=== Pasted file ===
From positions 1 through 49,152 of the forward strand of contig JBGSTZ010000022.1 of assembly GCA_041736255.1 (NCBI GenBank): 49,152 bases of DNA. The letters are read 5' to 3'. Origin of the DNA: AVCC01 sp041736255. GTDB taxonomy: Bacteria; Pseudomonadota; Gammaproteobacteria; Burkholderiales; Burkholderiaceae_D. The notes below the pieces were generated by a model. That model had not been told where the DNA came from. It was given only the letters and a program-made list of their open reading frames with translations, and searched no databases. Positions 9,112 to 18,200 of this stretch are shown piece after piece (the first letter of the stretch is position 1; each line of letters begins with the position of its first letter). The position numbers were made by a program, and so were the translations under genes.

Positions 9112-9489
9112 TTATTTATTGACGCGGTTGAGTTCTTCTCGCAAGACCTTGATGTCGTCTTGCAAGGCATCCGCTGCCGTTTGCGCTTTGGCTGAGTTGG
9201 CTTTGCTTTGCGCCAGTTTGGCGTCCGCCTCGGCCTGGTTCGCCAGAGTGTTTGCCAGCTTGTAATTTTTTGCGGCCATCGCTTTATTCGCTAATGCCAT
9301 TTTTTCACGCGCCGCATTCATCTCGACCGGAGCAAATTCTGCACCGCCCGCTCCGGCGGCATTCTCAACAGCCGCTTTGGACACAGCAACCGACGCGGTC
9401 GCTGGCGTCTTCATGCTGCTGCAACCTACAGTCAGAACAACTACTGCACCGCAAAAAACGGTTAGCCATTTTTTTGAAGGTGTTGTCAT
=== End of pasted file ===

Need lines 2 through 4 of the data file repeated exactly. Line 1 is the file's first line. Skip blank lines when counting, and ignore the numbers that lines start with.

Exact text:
Positions 9112-9489
9112 TTATTTATTGACGCGGTTGAGTTCTTCTCGCAAGACCTTGATGTCGTCTTGCAAGGCATCCGCTGCCGTTTGCGCTTTGGCTGAGTTGG
9201 CTTTGCTTTGCGCCAGTTTGGCGTCCGCCTCGGCCTGGTTCGCCAGAGTGTTTGCCAGCTTGTAATTTTTTGCGGCCATCGCTTTATTCGCTAATGCCAT